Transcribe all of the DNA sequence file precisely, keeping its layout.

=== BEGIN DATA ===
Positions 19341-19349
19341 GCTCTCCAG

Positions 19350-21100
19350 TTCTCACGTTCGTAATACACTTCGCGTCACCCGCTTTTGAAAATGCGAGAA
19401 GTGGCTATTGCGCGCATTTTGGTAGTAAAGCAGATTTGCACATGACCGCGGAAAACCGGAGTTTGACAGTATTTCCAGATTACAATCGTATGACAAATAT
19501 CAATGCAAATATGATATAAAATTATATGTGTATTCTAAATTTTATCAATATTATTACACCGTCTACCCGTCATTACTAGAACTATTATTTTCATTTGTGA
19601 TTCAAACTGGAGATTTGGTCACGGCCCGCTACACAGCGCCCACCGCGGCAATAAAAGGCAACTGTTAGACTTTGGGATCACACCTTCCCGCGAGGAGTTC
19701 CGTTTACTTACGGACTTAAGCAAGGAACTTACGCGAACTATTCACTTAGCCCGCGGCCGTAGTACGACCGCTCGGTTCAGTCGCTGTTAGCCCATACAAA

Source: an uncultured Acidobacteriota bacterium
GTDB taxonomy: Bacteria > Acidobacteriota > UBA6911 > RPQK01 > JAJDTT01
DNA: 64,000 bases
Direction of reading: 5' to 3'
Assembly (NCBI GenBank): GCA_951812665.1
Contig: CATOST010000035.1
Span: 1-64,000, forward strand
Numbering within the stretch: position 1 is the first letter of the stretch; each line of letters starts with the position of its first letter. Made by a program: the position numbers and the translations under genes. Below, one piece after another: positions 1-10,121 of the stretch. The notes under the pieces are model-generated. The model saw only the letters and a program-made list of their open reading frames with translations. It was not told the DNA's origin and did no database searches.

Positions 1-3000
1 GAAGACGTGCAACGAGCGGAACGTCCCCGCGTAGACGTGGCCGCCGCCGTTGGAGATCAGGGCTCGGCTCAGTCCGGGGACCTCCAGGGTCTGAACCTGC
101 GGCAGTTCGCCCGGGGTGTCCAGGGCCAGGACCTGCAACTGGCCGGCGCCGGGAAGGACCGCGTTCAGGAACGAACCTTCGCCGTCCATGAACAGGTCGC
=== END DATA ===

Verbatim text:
Positions 19341-19349
19341 GCTCTCCAG

Positions 19350-21100
19350 TTCTCACGTTCGTAATACACTTCGCGTCACCCGCTTTTGAAAATGCGAGAA
19401 GTGGCTATTGCGCGCATTTTGGTAGTAAAGCAGATTTGCACATGACCGCGGAAAACCGGAGTTTGACAGTATTTCCAGATTACAATCGTATGACAAATAT
19501 CAATGCAAATATGATATAAAATTATATGTGTATTCTAAATTTTATCAATATTATTACACCGTCTACCCGTCATTACTAGAACTATTATTTTCATTTGTGA
19601 TTCAAACTGGAGATTTGGTCACGGCCCGCTACACAGCGCCCACCGCGGCAATAAAAGGCAACTGTTAGACTTTGGGATCACACCTTCCCGCGAGGAGTTC
19701 CGTTTACTTACGGACTTAAGCAAGGAACTTACGCGAACTATTCACTTAGCCCGCGGCCGTAGTACGACCGCTCGGTTCAGTCGCTGTTAGCCCATACAAA

Source: an uncultured Acidobacteriota bacterium
GTDB taxonomy: Bacteria > Acidobacteriota > UBA6911 > RPQK01 > JAJDTT01
DNA: 64,000 bases
Direction of reading: 5' to 3'
Assembly (NCBI GenBank): GCA_951812665.1
Contig: CATOST010000035.1
Span: 1-64,000, forward strand
Numbering within the stretch: position 1 is the first letter of the stretch; each line of letters starts with the position of its first letter. Made by a program: the position numbers and the translations under genes. Below, one piece after another: positions 1-10,121 of the stretch. The notes under the pieces are model-generated. The model saw only the letters and a program-made list of their open reading frames with translations. It was not told the DNA's origin and did no database searches.

Positions 1-3000
1 GAAGACGTGCAACGAGCGGAACGTCCCCGCGTAGACGTGGCCGCCGCCGTTGGAGATCAGGGCTCGGCTCAGTCCGGGGACCTCCAGGGTCTGAACCTGC
101 GGCAGTTCGCCCGGGGTGTCCAGGGCCAGGACCTGCAACTGGCCGGCGCCGGGAAGGACCGCGTTCAGGAACGAACCTTCGCCGTCCATGAACAGGTCGC